How to Learn to Code With a Buddy

Better learning through collaboration

Coding can be stressful. 

Things go wrong, lines break, and you’re not sure why.

Just when you’ve cracked it, other problems arise. Life gets in the way. You lose focus. There’s so much to learn and you feel like you’re drowning in a sea of semicolons.

Your coding dreams drift into the distance. 

At least, this can happen. Some might say it will happen if you’re learning on your own.

Udemy reports the average student enrolled in one of their courses completes just 30% of the content. An average of 70% never even start! Another report suggests the number of people who quit online coding programs could be as high as 94%.

Collaborative learning offers a solution. 

Instead of facing these challenges alone, pairing with a buddy helps you stay on track. You’re held to account. You can share your feelings of overwhelm with someone who understands.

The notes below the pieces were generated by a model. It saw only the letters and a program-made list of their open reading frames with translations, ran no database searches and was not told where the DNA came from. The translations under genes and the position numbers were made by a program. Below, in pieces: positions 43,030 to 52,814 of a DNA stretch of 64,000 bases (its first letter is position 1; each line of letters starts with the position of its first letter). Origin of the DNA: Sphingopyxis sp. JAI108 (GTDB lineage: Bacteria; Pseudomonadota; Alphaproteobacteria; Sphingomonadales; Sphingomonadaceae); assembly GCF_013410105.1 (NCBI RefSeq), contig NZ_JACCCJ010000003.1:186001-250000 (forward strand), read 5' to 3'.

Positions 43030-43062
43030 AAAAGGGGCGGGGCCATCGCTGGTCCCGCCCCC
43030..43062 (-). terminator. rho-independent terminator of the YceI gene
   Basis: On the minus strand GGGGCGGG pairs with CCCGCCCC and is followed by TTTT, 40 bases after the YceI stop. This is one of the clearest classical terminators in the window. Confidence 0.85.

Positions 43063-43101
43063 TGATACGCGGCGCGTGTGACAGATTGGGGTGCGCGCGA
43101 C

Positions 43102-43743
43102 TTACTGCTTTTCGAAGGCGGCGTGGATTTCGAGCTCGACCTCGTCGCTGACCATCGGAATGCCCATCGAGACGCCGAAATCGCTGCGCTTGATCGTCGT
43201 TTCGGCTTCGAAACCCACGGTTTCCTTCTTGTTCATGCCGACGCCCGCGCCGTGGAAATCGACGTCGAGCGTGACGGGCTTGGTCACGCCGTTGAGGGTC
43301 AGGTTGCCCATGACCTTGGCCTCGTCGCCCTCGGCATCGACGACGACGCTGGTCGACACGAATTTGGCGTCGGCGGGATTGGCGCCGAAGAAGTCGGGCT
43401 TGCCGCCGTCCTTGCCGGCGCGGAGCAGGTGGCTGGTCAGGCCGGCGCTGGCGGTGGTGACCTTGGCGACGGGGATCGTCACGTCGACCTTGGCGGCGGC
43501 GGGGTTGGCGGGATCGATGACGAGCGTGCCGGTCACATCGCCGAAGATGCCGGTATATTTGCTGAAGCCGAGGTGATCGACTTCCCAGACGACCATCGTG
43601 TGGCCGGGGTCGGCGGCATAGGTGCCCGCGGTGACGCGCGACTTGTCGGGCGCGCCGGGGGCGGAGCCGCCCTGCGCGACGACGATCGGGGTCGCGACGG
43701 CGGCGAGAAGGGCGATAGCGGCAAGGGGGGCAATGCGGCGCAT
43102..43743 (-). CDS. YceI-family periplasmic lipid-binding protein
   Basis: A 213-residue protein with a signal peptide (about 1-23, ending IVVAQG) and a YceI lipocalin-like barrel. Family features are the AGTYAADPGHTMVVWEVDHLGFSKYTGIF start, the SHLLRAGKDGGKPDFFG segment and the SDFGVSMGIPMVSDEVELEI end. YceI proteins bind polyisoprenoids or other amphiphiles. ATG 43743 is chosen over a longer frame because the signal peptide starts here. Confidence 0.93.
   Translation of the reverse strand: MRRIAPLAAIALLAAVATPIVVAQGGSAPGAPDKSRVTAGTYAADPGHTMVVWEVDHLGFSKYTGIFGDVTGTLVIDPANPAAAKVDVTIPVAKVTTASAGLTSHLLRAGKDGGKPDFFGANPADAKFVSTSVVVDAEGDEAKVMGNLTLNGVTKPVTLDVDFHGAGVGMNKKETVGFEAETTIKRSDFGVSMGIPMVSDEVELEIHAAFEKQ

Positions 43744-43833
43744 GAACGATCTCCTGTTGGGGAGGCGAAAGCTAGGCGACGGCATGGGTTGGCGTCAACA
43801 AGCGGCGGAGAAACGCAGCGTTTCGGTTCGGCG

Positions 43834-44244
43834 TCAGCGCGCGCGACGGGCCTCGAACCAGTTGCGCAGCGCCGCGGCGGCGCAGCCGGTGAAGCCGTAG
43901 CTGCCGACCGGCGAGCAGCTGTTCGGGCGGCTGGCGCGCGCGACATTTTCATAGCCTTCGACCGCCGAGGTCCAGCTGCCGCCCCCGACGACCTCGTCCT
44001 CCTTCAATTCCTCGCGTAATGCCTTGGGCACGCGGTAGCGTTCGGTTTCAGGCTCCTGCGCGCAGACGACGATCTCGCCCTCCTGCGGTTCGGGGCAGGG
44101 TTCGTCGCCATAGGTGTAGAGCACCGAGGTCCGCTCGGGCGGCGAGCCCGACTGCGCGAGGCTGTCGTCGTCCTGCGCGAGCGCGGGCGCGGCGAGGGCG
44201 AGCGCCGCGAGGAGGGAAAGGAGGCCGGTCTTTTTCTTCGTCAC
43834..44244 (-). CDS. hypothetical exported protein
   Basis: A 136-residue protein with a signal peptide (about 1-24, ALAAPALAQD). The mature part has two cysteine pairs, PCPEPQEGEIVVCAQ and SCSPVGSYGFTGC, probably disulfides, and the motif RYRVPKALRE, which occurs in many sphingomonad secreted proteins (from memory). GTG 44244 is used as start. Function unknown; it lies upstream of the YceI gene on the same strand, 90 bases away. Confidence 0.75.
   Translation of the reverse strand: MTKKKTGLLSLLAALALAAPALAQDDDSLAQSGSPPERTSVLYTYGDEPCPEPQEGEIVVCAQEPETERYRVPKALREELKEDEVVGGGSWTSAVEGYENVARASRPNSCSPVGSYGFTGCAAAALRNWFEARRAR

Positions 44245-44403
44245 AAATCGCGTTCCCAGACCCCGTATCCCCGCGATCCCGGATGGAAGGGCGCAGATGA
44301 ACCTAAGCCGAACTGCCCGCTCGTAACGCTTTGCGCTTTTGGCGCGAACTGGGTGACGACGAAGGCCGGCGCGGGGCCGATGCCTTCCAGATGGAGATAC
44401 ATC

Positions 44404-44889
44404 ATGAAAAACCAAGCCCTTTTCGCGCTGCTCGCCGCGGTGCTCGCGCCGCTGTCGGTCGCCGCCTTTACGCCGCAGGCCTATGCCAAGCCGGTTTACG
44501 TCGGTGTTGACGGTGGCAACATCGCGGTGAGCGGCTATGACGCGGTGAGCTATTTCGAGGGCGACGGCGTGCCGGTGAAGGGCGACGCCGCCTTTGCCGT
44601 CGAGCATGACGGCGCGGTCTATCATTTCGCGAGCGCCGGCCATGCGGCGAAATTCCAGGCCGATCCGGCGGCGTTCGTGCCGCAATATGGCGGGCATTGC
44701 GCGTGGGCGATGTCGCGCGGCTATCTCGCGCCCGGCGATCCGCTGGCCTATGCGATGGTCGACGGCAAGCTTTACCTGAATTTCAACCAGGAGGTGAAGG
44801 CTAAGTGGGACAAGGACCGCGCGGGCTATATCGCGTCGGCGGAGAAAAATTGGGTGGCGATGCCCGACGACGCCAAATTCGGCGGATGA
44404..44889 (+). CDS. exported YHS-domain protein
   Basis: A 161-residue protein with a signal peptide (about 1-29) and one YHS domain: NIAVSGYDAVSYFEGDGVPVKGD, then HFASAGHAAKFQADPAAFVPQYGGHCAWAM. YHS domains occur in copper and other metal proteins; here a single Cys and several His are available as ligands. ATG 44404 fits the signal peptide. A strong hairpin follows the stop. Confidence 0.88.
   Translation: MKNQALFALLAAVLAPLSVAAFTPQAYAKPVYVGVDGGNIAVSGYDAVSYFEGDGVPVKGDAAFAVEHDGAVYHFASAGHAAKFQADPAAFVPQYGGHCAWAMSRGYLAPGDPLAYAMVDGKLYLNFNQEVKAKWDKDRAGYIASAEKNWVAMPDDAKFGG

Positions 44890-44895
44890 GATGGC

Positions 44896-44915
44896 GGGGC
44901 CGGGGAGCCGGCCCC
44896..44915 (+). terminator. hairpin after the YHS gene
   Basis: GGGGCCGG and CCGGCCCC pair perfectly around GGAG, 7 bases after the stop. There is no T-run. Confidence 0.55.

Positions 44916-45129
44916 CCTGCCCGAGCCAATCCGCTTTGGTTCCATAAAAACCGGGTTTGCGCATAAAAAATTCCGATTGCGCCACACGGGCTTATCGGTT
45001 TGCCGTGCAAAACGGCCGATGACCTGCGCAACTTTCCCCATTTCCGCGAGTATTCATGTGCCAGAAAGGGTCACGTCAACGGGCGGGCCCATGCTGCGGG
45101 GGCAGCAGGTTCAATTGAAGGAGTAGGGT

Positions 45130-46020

Learning through collaboration can help you code. 

Let’s dig deeper.

 

Benefits of Collaborative-Based Learning

Collaborative learning involves people working together on activities, often in pairs. 

Two people may work on separate tasks contributing to a common goal, or work together on a shared task. This is what separates it from unstructured group work.

There are many benefits of collaborative learning. According to a 2009 study by Johnson & Johnson, collaborative learning can result in higher group achievement, higher self-esteem, and higher motivation for all people involved - even if people have different socioeconomic and cultural backgrounds.